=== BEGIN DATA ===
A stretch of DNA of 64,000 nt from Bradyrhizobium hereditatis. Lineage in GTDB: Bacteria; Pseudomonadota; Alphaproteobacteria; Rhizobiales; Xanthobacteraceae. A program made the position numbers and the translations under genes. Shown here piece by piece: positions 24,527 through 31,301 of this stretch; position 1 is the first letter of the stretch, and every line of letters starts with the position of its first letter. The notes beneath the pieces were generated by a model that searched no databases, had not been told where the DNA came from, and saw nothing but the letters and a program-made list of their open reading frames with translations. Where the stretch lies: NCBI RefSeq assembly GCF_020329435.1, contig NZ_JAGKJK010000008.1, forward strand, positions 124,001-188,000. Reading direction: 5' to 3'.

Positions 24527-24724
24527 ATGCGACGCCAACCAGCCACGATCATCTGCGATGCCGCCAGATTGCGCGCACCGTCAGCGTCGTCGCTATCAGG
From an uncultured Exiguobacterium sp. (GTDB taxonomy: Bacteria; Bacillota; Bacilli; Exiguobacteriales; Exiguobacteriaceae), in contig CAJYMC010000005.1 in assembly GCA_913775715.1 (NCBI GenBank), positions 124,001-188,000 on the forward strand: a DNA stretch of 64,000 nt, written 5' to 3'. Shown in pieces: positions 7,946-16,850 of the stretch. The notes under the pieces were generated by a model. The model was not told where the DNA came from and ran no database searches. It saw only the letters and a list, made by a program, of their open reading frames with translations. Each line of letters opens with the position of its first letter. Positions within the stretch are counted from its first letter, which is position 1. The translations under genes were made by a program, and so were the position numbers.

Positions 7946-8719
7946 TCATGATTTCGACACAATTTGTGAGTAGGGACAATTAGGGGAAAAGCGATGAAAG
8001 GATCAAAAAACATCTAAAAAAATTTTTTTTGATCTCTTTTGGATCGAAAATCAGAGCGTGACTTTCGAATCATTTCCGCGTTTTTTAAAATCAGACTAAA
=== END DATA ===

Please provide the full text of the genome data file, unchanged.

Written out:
A stretch of DNA of 64,000 nt from Bradyrhizobium hereditatis. Lineage in GTDB: Bacteria; Pseudomonadota; Alphaproteobacteria; Rhizobiales; Xanthobacteraceae. A program made the position numbers and the translations under genes. Shown here piece by piece: positions 24,527 through 31,301 of this stretch; position 1 is the first letter of the stretch, and every line of letters starts with the position of its first letter. The notes beneath the pieces were generated by a model that searched no databases, had not been told where the DNA came from, and saw nothing but the letters and a program-made list of their open reading frames with translations. Where the stretch lies: NCBI RefSeq assembly GCF_020329435.1, contig NZ_JAGKJK010000008.1, forward strand, positions 124,001-188,000. Reading direction: 5' to 3'.

Positions 24527-24724
24527 ATGCGACGCCAACCAGCCACGATCATCTGCGATGCCGCCAGATTGCGCGCACCGTCAGCGTCGTCGCTATCAGG
From an uncultured Exiguobacterium sp. (GTDB taxonomy: Bacteria; Bacillota; Bacilli; Exiguobacteriales; Exiguobacteriaceae), in contig CAJYMC010000005.1 in assembly GCA_913775715.1 (NCBI GenBank), positions 124,001-188,000 on the forward strand: a DNA stretch of 64,000 nt, written 5' to 3'. Shown in pieces: positions 7,946-16,850 of the stretch. The notes under the pieces were generated by a model. The model was not told where the DNA came from and ran no database searches. It saw only the letters and a list, made by a program, of their open reading frames with translations. Each line of letters opens with the position of its first letter. Positions within the stretch are counted from its first letter, which is position 1. The translations under genes were made by a program, and so were the position numbers.

Positions 7946-8719
7946 TCATGATTTCGACACAATTTGTGAGTAGGGACAATTAGGGGAAAAGCGATGAAAG
8001 GATCAAAAAACATCTAAAAAAATTTTTTTTGATCTCTTTTGGATCGAAAATCAGAGCGTGACTTTCGAATCATTTCCGCGTTTTTTAAAATCAGACTAAA